The Dulwich Picture Gallery will host the first ever exhibition devoted to Dutch painter Adriaen van de Velde (1636-1672), one of the finest landscape artists of the Dutch Golden Age. Through collaboration with the Rijksmuseum, Amsterdam over 60 paintings and exquisite preparatory drawings will be brought to London.
A Dutch Italianate, Adriaen van de Velde, represents a point of artistic cross-communication fusing agricultural landscapes in Holland with mythological Arcadian landscapes in Italian settings. Compared by the renowned art historian Wolfgang Stechow (1896-1974) to Mozart’s chamber music, Van de Velde’s paintings are delicate, carefully composed and demonstrate his mastery of lighting effects as well as the human figure. During his prolific, but tragically short life he produced a great number of masterpieces that earned him posthumous fame.
For much of his short life (he died when he was just thirty-five) he was regarded as one of the greatest artists of the seventeenth century. During his lifetime he was known as an outstanding painter of people and animals. His posthumous fame endured until the mid-twentieth century. Today, the public is barely aware of his name, and the Rijksmuseum and the Dulwich Picture Gallery have decided to rectify this situation.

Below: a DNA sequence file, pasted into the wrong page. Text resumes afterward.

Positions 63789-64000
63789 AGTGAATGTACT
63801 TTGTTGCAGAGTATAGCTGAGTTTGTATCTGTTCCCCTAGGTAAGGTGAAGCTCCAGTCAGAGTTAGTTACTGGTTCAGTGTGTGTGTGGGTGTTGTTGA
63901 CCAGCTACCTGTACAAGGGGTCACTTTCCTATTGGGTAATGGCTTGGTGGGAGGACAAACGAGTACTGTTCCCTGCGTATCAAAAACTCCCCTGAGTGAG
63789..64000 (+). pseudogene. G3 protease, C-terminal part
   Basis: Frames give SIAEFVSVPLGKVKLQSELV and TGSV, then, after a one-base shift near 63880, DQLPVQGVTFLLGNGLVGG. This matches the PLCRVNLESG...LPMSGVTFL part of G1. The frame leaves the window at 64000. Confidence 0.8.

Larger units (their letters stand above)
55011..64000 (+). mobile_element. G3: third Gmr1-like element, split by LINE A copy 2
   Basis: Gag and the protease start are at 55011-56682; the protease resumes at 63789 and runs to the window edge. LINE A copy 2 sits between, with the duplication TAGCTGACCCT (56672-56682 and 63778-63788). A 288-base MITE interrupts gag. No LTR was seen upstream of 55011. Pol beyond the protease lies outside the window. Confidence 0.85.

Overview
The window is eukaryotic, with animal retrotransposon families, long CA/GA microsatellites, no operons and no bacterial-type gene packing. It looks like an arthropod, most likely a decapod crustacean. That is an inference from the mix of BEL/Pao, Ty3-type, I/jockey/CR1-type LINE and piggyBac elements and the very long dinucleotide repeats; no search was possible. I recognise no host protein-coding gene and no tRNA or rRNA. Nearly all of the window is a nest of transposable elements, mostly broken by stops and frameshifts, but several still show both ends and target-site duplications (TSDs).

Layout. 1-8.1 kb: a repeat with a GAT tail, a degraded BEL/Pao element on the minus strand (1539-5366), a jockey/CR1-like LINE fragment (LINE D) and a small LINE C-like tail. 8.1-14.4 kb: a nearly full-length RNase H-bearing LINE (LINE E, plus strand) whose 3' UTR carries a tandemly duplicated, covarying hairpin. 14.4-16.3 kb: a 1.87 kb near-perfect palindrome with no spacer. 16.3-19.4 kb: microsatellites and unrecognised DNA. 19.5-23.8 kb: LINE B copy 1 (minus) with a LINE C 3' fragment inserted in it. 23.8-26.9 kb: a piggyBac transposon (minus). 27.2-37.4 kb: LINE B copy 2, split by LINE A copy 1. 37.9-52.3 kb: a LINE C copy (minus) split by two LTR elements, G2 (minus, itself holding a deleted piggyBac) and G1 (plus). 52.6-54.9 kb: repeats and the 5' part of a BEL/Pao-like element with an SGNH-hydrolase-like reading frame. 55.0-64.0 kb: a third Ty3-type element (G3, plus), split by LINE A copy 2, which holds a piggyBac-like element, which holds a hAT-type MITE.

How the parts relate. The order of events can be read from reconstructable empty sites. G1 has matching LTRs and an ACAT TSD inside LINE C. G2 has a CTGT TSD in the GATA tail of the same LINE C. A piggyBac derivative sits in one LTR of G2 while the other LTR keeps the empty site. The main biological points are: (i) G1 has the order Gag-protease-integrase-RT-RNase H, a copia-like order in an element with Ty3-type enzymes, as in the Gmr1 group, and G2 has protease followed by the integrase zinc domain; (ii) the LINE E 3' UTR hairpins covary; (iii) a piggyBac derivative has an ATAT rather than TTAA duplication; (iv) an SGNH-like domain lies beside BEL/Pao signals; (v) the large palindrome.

Son of the famous marine painter Willem van de Velde the Elder and brother of the equally famous Willem van de Velde the Younger, child prodigy Adriaen became a landscape painter and a phenomenal draughtsman. His figure and animal studies, usually drawn in red chalk, are regarded as sublime examples of the genre. His drawings reveal that he made meticulous preparations for his popular painted landscapes. Other artists also regularly asked him to paint figures in their landscapes and townscapes.
As well as bringing together 60 works, this exhibition will reunite these paintings with preparatory studies in red chalk or ink for the first time. They come from private collections and from museums including the Louvre, the Gemäldegalerie Alte Meister in Kassel, the Mauritshuis and the British Museum. This will offer a rare glimpse of a seventeenth century Dutch landscape painter at work, from conception to completion.
The entrance ticket will also give admittance to the ‘Dou in Harmony’ exhibition.